Shertoya Vaughn email@example.com Professor Nick George
Digital Crime Theories Routine activity theories is a theory that a researcher could use to explain the cause of digital crime, because routine activities theory is based on rational choice. Routine activities theory was developed by Lawrence Cohen and Marcus Felson. Cohen and Felson argue that the motivation to commit crime and the supply of offenders are constant (Brenner, S.). There are many that would argue that the change in crime rates are due to the change in the number of the motivated offenders. Cohen and Felson argue that there is always a steady supply of offenders who are ready and motivated to commit crimes, Changes in crime rates are due to changes in the availability of targets and the absence of capable guardians (Blevins, K. & Holt, T.). Crime can occur when these factors come into play: A motivated offender, a suitable target, and the absence of a capable guardian along with time and space. All of these factors must be present in order for a crime to occur. These motivated offenders make rational choices and choose vulnerable targets that are lacking capable guardianship. Victimization can also be accountable by this theory, it can occur most likely when an individual is in the same area as these motivated offenders, an individual makes themselves an attractive target to these offenders, or just having the lack of capable guardianship. Individuals that have a higher percentage of deviant behaviors and those who engage in criminal activities are at an increased risk of victimization. This theory is applicable to digital crime because the rapidly growing use of computers and the Internet has made the number of vulnerable targets so much larger. Any computers that are online at any giving time are threats for hackers, and malicious software writers.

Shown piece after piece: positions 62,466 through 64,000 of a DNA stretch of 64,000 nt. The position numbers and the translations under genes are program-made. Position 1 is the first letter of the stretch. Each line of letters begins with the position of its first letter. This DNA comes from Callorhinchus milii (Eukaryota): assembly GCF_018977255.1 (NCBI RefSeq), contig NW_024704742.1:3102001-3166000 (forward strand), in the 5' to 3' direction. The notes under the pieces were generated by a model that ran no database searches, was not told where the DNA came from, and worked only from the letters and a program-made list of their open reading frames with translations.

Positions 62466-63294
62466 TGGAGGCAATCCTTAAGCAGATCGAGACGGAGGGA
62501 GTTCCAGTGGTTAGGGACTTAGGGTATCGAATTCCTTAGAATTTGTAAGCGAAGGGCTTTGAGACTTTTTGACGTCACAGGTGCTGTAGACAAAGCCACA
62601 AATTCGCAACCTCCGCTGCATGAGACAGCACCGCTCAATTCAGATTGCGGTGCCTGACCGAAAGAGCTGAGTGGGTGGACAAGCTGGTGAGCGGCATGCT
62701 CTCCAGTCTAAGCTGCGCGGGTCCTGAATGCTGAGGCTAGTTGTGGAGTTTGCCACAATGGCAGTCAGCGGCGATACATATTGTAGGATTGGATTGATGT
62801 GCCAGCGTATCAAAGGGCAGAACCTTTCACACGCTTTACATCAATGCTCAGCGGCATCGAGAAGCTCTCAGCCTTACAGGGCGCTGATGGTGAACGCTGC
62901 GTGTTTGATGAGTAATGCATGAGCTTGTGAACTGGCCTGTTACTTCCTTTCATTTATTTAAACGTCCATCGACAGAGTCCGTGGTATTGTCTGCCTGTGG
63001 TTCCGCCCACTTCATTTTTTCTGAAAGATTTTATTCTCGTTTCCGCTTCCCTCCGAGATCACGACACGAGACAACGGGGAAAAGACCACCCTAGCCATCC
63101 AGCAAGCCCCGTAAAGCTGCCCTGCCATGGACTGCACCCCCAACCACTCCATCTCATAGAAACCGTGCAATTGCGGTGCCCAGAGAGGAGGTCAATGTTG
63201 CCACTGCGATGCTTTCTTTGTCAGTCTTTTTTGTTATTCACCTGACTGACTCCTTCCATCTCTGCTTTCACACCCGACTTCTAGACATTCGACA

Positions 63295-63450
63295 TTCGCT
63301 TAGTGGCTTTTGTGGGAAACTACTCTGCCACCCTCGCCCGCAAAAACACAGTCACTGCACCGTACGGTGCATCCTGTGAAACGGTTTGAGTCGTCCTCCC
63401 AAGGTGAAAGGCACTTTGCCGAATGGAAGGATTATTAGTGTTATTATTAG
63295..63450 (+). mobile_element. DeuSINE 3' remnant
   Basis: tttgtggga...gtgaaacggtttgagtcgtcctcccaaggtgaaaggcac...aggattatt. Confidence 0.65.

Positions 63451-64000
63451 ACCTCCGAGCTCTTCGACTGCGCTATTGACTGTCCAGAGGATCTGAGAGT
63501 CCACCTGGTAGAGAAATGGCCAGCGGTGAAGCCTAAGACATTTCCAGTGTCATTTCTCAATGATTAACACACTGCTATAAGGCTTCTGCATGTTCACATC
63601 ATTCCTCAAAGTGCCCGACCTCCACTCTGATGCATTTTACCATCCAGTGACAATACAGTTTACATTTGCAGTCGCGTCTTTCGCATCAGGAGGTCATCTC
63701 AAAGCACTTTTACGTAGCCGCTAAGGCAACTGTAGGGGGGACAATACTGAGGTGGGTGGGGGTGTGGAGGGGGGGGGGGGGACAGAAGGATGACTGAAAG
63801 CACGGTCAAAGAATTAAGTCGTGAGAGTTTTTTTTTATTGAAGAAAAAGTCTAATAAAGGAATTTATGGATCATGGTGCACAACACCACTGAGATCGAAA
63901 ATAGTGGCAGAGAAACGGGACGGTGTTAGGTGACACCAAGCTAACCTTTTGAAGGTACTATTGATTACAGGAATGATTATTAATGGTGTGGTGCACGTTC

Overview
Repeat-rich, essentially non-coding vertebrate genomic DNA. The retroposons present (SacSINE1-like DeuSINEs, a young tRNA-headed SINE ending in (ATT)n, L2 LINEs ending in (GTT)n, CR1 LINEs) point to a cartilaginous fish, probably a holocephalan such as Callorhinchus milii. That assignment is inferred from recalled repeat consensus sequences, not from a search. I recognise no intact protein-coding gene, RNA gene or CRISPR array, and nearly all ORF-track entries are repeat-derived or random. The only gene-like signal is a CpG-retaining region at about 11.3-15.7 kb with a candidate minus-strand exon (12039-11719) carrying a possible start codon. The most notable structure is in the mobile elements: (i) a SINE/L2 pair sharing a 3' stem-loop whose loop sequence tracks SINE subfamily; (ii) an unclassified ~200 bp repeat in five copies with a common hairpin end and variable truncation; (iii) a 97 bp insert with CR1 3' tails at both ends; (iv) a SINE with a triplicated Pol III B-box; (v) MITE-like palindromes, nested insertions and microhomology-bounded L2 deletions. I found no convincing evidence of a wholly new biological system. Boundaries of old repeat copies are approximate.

Pedophiles and Psychological Theory Many people wonder why pedophiles commit the crimes that they do, what is in a person’s…